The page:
Ought To Women Have Routine Mammography Screenings?


The reply is still uncertain. A team of researchers at the Institute of Cancer Research in London tracked 160,900 women for an average of 11 years. The participants were divided into two groups: Women in the study group were offered annual mammography screenings beginning at age 40, while those in the control group were offered annual screenings beginning at age 50.

Deaths resulting from breast cancer among the younger women decreased by only 17 percent, a figure considered by researchers to be not statistically significant. However, the study also found that in this particular group of women 23 percent had at least one false-positive result, as opposed to 12 percent of older women. (A false-positive result can be an irregularity in the screening process that later turns out not to be breast cancer.)

Regular screening also increases the potential for radiation-induced breast cancer, a risk several endocrinologists believe outweighs the benefit in a small percentage of gal.

The researchers figured that annual mammography screenings remain too uncertain to conclude that a net benefit accrues to women from the below 50 age-group.
Another study conducted by researchers at France's National Institute of Health and Medical Research (Institut National de la Sante et de la Recherche Medicale, or INSERM), found out that chest X-rays seem to raise the chance of breast cancer in females with the cancer of the breast gene mutations BRCA1 or BRCA2.

Researchers studied 1,601 European and Canadian women with the BRCA1 or BRCA2 gene mutations, which greatly increase possible breast and ovarian cancers. The group included 853 women with breast cancer tumors.

The results reveal that the women who reported having chest X-rays were 54% more likely to create breast cancer, compared with those who reported having no chest X-rays. That outcome was more prevalent among women very much as 40 years old and those who reported having had chest X-rays before age 20.

According to the Susan G. Komen Breast Cancer Foundation's web site, the BRCA1 and BRCA2 gene mutations are carried by close to 250,000 women from the U.S. These inherited gene mutations consider 5 to ten % of breast cancers diagnosed in the U.S. A woman's odds of developing breast cancer, if she lives on the age of 85, are about 13 percent if she has no BRCA2 mutation, 60 to 80 % if a woman has a BRCA1 mutation, and 30 to 85 percent if she is sufffering from a BRCA2 mutation.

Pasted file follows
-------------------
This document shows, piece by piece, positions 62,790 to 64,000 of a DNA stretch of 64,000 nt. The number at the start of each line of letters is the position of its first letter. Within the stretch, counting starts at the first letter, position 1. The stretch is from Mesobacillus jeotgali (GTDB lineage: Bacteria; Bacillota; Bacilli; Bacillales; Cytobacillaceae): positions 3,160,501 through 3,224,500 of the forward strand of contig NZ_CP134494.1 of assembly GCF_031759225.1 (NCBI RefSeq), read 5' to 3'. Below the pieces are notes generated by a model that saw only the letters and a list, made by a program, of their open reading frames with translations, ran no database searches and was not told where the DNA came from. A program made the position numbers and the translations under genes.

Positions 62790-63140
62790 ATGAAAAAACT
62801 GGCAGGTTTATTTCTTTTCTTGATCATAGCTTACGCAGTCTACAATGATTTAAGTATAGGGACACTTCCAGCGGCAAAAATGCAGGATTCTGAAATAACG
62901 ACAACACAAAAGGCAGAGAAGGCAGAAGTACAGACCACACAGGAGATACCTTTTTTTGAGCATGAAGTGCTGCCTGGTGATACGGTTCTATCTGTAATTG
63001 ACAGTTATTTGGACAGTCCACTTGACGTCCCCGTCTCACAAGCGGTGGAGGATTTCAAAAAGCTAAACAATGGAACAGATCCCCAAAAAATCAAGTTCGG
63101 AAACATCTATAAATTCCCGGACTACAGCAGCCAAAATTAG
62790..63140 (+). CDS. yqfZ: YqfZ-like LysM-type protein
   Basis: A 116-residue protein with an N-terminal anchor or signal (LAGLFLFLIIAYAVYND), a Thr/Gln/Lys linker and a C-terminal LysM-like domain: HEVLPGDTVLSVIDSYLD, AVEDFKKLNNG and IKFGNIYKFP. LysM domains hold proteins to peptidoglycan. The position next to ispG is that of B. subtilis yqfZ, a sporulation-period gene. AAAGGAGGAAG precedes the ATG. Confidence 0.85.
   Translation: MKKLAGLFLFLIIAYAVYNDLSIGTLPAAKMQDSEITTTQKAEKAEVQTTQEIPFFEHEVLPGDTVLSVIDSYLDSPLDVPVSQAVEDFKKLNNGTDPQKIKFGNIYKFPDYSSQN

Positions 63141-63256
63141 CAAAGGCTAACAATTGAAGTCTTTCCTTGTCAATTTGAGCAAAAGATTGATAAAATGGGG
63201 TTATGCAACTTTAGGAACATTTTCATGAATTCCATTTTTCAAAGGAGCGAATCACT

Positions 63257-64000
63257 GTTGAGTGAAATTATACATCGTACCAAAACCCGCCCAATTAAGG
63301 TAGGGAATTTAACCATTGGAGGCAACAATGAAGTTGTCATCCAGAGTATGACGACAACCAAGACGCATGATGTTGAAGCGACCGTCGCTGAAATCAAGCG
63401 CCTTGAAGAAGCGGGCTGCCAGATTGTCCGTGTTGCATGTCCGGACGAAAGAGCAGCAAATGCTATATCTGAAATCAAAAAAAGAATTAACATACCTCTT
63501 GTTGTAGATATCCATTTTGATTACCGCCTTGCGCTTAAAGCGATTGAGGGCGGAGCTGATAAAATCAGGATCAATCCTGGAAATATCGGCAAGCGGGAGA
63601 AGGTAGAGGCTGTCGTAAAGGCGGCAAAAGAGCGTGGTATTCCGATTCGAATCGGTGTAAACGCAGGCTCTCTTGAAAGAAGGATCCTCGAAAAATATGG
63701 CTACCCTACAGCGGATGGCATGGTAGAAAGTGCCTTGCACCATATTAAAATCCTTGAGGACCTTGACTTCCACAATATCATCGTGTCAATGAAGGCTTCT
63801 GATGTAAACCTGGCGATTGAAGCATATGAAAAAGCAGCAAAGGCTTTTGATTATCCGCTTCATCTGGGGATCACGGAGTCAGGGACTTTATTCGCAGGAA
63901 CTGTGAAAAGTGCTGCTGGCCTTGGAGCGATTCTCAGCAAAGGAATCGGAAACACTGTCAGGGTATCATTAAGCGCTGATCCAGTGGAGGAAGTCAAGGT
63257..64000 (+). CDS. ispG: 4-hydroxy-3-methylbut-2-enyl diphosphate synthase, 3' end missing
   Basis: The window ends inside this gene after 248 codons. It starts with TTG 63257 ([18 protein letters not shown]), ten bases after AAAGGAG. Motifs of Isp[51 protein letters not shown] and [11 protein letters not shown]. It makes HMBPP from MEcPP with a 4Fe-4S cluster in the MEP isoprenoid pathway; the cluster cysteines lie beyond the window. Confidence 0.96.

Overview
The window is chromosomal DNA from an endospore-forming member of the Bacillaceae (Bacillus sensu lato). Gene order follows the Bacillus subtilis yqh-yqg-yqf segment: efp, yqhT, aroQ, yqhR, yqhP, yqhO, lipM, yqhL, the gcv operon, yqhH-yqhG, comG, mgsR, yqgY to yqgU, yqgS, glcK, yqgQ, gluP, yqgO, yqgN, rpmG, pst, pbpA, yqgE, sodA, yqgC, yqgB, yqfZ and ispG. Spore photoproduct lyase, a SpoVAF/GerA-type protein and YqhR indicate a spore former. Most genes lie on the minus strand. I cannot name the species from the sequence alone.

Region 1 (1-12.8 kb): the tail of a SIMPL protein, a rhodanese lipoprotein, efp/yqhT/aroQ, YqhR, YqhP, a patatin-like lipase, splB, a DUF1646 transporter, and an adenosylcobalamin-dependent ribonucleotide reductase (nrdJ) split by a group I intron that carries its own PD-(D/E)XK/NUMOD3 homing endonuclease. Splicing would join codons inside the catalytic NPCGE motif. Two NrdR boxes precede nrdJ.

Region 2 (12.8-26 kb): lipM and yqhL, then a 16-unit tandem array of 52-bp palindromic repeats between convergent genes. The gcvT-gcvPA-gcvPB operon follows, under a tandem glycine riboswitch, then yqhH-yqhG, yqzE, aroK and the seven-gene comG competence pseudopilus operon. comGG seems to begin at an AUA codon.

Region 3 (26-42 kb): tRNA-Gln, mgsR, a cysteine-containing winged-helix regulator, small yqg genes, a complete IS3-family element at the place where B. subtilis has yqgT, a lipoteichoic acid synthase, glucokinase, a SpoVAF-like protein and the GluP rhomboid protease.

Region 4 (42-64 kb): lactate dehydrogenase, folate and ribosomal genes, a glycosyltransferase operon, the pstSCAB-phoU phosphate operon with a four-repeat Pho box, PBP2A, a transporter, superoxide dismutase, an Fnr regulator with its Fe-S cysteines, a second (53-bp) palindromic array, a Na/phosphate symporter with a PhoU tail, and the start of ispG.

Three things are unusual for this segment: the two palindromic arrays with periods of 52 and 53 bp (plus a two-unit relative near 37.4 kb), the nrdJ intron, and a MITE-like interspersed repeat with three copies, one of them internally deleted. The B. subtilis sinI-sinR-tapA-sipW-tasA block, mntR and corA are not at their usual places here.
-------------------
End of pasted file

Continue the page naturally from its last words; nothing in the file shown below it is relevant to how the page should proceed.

It is known that radiation exposure can increase the possible risk of cancer. However, it must be noted that X-rays typically use low levels of radiation will be generally considered safe. It is also known that the younger the age initially exposure to radiation the greater the potential risk of breast cancer.

The timing of exposure can be as important since the dose. When exposure occurs during time of greater cell growth of the breast, vulnerability to your cancer-causing effects of radiation is additional. Even in older women who are still having a menstrual cycle, the timing of exposure is crucial. The cumulative dose as with annual mammography screenings starting below age of 40 in like a with the breast cancers gene mutations BRCA1 or BRCA2 significantly increases the threat.

Breast cancer takes years to develop from the first genetic event or exposure to the when a lump is seen on a mammogram or felt during a breast exam. It may be accomplished that the initial genetic damage may have occurred very at the beginning of life. It is difficult to pinpoint when the initiating event took place.

Although the medical establishment takes to avoid exposing a woman who might be pregnant to X-rays, a woman want to avoid having a mammography screening in the end of a menstrual period because that's time when the breast cells are reproducing most rapidly.

Since young as well as women who are genetically at dangerous for breast cancer are more affected by X-ray radiation, contact with radiation should be limited and alternatives should be employed in emergencies. Magnetic resonance imaging (MRI), which utilizes imaging technology distinctive from X-rays, could viewed as a good alternative to X-rays and mammography.

It could be the responsibility of every woman choose for herself (after research) whether she should risk developing breast cancers as caused by routine mammography screenings or risk getting the complications of late-diagnosed cancers of the breast that might have been avoided if detected earlier by screening mammography.

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About the Author
Christel
I am 30 years old and my name is Karolyn Darcy. I life in New York (United States).


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